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Salford has worst record for cancer caused by obesity

Salford has been named as having the worst record in the country for cancer caused by obesity.

And it's estimated that well over half of us in the North West are either obese or overweight.

But there are people out there working hard to educate us about healthy eating and lifestyles.

And to mark National Obesity Week, Tim Scott visited one programme in Salford, which is helping people get active and make healthy choices:


Statement: Public Health England confirms Ebola scare patient tests 'negative'

A Public Health England spokesperson said:

PHE can confirm it has undertaken precautionary tests relating to a patient presently at North Manchester General Hospital, who has a history of travel to West Africa.

"Ebola was considered unlikely but testing was being done as a precaution, and was negative.”


Hospital first to trial new heart device

Blackpool Victoria Hospital has carried out the North West’s first operation to fit a patient with a new device designed to tackle heart failure. John Oates has been fitted with a device called CardioFit as part of a new research project. It means, John, who's 63 and from Cleveleys in Lancashire, now has a pacemaker on the left of his heart and the CardioFit on the right. John said he hopes the quality of his life will improve dramatically.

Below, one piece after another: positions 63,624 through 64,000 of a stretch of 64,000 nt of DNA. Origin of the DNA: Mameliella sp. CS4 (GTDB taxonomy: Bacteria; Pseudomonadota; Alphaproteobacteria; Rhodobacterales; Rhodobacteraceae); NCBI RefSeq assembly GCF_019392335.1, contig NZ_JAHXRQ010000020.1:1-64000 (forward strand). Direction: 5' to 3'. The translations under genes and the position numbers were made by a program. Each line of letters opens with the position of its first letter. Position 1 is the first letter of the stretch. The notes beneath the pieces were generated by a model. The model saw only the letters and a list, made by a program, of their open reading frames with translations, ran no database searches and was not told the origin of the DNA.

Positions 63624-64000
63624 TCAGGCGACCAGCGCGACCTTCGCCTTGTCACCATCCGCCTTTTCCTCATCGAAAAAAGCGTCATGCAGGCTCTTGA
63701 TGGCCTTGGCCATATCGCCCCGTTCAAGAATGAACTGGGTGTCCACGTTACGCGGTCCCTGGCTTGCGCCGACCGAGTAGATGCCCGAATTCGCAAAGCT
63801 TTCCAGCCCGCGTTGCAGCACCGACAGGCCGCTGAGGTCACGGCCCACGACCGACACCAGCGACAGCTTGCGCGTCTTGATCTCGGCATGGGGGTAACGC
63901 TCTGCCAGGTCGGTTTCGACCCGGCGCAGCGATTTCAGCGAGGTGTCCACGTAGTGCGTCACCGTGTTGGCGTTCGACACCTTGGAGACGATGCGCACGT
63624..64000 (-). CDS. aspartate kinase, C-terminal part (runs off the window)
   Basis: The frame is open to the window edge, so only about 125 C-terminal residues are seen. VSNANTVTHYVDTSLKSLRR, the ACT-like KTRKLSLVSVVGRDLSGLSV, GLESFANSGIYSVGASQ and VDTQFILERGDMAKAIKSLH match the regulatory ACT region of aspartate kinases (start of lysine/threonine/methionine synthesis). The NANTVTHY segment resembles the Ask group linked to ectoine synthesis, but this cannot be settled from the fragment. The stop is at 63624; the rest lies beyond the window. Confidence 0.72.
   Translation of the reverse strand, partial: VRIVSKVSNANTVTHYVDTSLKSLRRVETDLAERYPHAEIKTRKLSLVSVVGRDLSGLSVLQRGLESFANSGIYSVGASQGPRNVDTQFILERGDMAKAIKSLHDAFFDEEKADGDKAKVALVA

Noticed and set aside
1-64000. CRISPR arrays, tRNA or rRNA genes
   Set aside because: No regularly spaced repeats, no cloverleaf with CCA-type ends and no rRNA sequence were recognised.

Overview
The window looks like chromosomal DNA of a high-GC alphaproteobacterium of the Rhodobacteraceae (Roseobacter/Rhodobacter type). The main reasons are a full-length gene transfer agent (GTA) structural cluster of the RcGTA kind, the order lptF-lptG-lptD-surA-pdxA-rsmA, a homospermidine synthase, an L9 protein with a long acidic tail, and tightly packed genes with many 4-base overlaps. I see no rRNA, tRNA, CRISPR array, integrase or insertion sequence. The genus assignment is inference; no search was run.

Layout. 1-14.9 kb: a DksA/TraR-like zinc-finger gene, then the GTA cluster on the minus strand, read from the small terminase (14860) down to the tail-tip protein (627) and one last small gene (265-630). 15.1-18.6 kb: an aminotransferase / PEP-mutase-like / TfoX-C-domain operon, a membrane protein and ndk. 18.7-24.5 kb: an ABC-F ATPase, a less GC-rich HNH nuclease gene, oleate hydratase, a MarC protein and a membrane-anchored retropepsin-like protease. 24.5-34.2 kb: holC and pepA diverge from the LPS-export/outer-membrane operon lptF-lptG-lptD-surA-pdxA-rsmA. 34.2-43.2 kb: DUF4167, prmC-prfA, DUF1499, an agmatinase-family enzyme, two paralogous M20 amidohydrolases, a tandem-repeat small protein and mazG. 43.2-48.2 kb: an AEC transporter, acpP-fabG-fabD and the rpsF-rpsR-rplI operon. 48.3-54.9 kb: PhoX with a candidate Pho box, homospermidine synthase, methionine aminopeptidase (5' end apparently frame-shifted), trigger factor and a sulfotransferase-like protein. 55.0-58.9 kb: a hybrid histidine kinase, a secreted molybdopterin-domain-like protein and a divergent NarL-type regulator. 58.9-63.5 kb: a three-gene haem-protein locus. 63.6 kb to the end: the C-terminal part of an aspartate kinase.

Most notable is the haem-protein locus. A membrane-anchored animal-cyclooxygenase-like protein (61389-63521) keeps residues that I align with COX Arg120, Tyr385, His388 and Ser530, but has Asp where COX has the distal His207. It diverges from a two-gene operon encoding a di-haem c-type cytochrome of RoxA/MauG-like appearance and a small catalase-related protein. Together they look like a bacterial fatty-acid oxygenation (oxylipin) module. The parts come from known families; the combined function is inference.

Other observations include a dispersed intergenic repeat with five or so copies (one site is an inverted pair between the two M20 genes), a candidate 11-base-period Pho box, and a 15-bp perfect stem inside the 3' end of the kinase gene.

John Oates with the team at Blackpool Victoria Hospital Credit: Blackpool Teaching Hospitals

The project is one of 10 in the UK. Health experts hope they have the potential to radically transform the treatment of heart failure - one of the fastest growing cardiovascular disorders in the UK.

Heart attacks devastating North West families

Heart attacks are devastating thousands of families across the North West according to a new survey by the British Heart Foundation. People with a family member who have suffered a heart attack were questioned. 44% said they live in constant fear of their loved one suffering a repeat attack and 31% say they feel trapped by the after effects.

Credit: PA

The British Heart Foundation says seven in ten people now survive attacks, but are often left with debilitating heart conditions including heart failure and angina. Their report also says there's a toll on people’s emotional health with nearly half of survivors saying they’ve felt low or depressed after their heart attack, even many years after the event.

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